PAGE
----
Long after the turkey is gone, and the political season has passed, those issues will remain.
    You are right, if either circumstances apply, it is not worth the headache.
    Peace to you and yours this season.

    • Hi Kevin,
      I agree with your comments of so many having shallow understanding of others and vice versa and I think a big contributor to this is the false information so prevalent this election season and so much misinformation being spread that has been accepted as fact. It would be so much better for us to put aside the differences and focus on the people that we are with and enjoy their company and not give each other headaches. Thanks for your comment.

  2. This is exactly what has been on my mind, as I’m going to my sister’s house and she is an extreme on the other side than my husband is extreme on this side. I’m sure we all agree just not to talk about politics, but in the past week she has really shut down. I’d like to ask her opinion about a few things, but unsure if I should even open that can of worms. On the other side, are we all going to be so focused on NOT bringing up politics that we can’t enjoy each other? Hoping this article helps.

    • Phyllis, you raise an important point. We can remove ourselves from a “debate” if those involved are not wanting to be transparent about the story behind their opinions, but we can’t stop others from engaging in this kind of conflict. I’d love to hear back after the holiday about how you choose to apply these ideas in that situation. My best to you.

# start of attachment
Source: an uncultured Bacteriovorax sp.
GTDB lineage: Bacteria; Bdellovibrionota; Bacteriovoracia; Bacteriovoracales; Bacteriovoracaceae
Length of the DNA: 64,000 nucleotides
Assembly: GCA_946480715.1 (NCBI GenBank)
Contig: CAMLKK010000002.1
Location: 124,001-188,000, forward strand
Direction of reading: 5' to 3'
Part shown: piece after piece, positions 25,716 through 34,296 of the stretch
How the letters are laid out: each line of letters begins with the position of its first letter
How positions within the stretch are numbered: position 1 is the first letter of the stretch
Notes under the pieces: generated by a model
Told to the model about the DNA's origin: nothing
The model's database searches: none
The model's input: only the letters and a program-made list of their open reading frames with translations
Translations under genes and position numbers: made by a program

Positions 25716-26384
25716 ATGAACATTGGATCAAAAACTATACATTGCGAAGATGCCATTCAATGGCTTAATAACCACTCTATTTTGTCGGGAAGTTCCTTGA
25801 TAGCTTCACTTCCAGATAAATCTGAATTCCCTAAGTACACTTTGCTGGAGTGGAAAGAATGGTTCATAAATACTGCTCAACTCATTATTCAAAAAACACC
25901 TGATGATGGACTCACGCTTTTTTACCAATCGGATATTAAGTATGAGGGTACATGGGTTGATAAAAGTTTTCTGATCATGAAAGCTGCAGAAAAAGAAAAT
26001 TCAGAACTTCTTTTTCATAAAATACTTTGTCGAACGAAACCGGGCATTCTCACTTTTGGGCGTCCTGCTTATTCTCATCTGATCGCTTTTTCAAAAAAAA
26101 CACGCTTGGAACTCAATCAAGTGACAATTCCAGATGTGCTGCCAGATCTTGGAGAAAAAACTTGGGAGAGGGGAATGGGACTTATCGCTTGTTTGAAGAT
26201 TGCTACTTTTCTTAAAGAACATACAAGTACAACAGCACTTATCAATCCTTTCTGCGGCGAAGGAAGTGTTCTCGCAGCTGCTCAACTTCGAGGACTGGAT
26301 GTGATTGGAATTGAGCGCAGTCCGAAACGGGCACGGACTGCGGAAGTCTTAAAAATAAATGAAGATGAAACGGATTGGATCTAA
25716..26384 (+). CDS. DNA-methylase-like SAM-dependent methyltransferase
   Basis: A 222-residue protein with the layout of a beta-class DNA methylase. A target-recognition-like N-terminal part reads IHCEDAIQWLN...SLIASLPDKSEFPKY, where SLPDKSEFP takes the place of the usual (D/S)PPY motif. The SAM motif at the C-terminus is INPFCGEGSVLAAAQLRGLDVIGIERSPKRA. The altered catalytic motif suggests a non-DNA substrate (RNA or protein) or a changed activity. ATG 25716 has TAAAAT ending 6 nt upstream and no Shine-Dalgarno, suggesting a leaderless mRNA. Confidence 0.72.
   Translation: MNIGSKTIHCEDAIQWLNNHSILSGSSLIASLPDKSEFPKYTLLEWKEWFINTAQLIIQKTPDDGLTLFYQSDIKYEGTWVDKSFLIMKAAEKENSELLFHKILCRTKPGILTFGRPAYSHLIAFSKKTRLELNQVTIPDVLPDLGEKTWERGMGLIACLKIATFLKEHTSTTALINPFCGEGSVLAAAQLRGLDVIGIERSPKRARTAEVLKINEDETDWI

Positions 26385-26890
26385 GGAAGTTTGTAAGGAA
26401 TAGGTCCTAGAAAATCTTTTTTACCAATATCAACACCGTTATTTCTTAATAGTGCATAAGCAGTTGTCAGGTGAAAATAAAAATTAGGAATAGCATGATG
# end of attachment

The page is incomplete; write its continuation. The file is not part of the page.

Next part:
3. Love your blog. Love your thoughts. I’d just add my thought. The best way to talk with your family about politics this beautiful season is simply NOT to talk about it. I was so tired of all the angry discourse that, for the first time in my life, I put my Christmas tree up two days following the election. I needed peace and beauty and calm. That did the trick for me! 🙂 Keep up your good work, Kelly.

    • I can appreciate your decision to put up the Christmas tree also. I have been watching Christmas movies from Hallmark for the same reason — too much negativity and I don’t want to continue dwelling in it. Thanks for sharing!

    • Sadly, in many cases this will be true, Gloria, which is why I included the rules of engagement, which likely will really be rules of dis-engagement. 🙂 Enjoy that Christmas tree, and thank you for your kind words!